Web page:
The NYPD allowed more than 300 cops convicted of serious misconduct such as beating civilians, lying in court, selling drugs and sexual misconduct to stay on the force, draw city-funded salaries and continue to interact with New Yorkers as the arbiters of appropriate behavior, according to a stunning new report from Buzzfeed news.
Just this weekend the New York Times further exposed the ongoing reality of NYPD officers lying on paperwork and in court in order to win convictions and prosecutors quietly dropping cases with questionable police conduct, preventing public accountability.
In response to these concerns, at a press conference last week, Mayor Bill de Blasio and NYPD Commissioner Jimmy O’Neill, complained that the public was focusing too much on the bad things happening at the NYPD and not enough on the so-called progress that the department has been making.
“We are building trust,” the mayor repeatedly says, a useful deflection anytime the facts on the street remind the public that the NYPD’s primary concern is protecting the brand of the NYPD, no matter the collateral damage inflicted on individual residents.
The NYPD, a city agency that uses force to ensure compliance with public order, thinks a bare minimum of 24 hours in custody, loss of employment, housing, or even custody of your children is a reasonable outcome for the 250,000 civilians accused of a crime by the NYPD each year, yet finds it completely unreasonable that officers should face a similar fate when convicted of wrongdoing. That’s hypocritical.
The NYPD has a lower standard of behavior for its employees than it does for the population in general, when obviously, the reverse should be true.
The fact that the NYPD takes such a light touch with officers who committed serious misconduct is particularly problematic in the era of Broken Windows policing where in the vast majority of criminal cases, the only witness involved is a police officer, whose history of perjury, misrepresentation, false arrests or brutality is conveniently shielded from scrutiny even as the history of the person accused is laid bare for all the world to see.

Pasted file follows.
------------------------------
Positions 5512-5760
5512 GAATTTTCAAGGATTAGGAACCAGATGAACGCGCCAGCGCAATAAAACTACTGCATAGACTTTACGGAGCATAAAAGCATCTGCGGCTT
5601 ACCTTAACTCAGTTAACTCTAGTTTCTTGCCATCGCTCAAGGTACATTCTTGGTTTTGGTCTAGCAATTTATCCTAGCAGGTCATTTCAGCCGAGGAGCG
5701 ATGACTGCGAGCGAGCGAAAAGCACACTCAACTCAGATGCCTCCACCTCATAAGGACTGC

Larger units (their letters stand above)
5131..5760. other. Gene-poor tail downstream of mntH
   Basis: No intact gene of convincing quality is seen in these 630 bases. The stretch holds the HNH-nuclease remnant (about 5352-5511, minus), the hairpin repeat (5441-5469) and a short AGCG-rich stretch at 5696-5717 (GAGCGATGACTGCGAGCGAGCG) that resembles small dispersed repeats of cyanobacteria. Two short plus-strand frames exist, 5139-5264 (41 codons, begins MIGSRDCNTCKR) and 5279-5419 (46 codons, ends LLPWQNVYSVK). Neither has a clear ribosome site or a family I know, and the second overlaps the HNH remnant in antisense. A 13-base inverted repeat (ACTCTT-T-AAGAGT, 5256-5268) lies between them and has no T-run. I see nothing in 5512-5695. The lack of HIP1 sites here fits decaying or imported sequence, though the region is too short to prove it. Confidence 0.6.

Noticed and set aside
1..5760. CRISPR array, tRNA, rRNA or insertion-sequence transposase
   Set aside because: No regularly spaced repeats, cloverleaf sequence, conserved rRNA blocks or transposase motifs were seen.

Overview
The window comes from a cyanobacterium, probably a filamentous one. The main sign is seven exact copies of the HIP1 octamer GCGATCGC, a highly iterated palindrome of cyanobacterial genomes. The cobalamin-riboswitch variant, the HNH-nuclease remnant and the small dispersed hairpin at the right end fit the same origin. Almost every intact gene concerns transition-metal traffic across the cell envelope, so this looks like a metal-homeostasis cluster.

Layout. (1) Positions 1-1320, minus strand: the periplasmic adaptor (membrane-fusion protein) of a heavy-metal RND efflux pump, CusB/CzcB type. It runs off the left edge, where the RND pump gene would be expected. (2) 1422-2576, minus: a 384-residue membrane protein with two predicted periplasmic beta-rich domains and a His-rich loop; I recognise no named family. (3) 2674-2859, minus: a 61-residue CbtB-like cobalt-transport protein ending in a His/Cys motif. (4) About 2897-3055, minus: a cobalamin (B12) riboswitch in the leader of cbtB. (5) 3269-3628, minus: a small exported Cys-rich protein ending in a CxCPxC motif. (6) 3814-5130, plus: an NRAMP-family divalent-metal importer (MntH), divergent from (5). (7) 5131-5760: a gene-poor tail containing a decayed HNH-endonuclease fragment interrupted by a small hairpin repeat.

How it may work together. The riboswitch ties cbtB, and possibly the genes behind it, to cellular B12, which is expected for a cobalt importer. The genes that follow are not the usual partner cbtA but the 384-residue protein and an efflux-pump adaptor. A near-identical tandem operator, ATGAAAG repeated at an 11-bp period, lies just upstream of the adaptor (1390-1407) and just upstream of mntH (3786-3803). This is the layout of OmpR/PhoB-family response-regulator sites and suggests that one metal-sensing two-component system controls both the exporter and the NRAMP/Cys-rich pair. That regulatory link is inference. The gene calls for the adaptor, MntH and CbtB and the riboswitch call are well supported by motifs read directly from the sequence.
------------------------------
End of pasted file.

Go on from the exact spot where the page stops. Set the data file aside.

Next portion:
This lack of transparency, historically a problem, has gotten significantly worse under new legal interpretations of state law by the de Blasio administration.
The city is apparently a lost cause for holding police officers accountable—de Blasio refuses to fire even Daniel Pantaleo, the cop who choked Eric Garner to death on video and who had previously racked up one of the most egregious misconduct records in the department—a fact we only learned when a CCRB employee leaked his records to the press.
But prosecutors have the power and the authority to act as an important lever to combat police misconduct by refusing to prosecute cases brought in by, for example, officers who have perjured themselves in previous cases or beaten witnesses. There would not be a role in the NYPD for a street officer who could not clear cases.
Recently in Philadelphia, in response to a court order, prosecutors made public a list of officers they could not bring to the witness stand because of past histories of serious misconduct, cracking open the blue wall of silence, even for just a second.
However, here in New York City, prosecutors are instead complicit in protecting the police from accountability. They do not release similar lists of problematic officers, allowing these cops to continue to do dirt on the public – putting the residents of New York at risk of brutality and false arrests – so as not to ruffle the feathers of the boys in blue.
Just like the police, the true allegiance of prosecutors is to the law enforcement system itself, one where the status quo has become indefensible in its racism, punitiveness, hypocrisy and ignorance to the actual demands of justice and accountability.
Nick Encalada-Malinowski is the Civil Rights Campaign Director at VOCAL-NY—a grassroots, membership-based organization fighting to end HIV/AIDS, homelessness, mass incarceration and the war on drugs.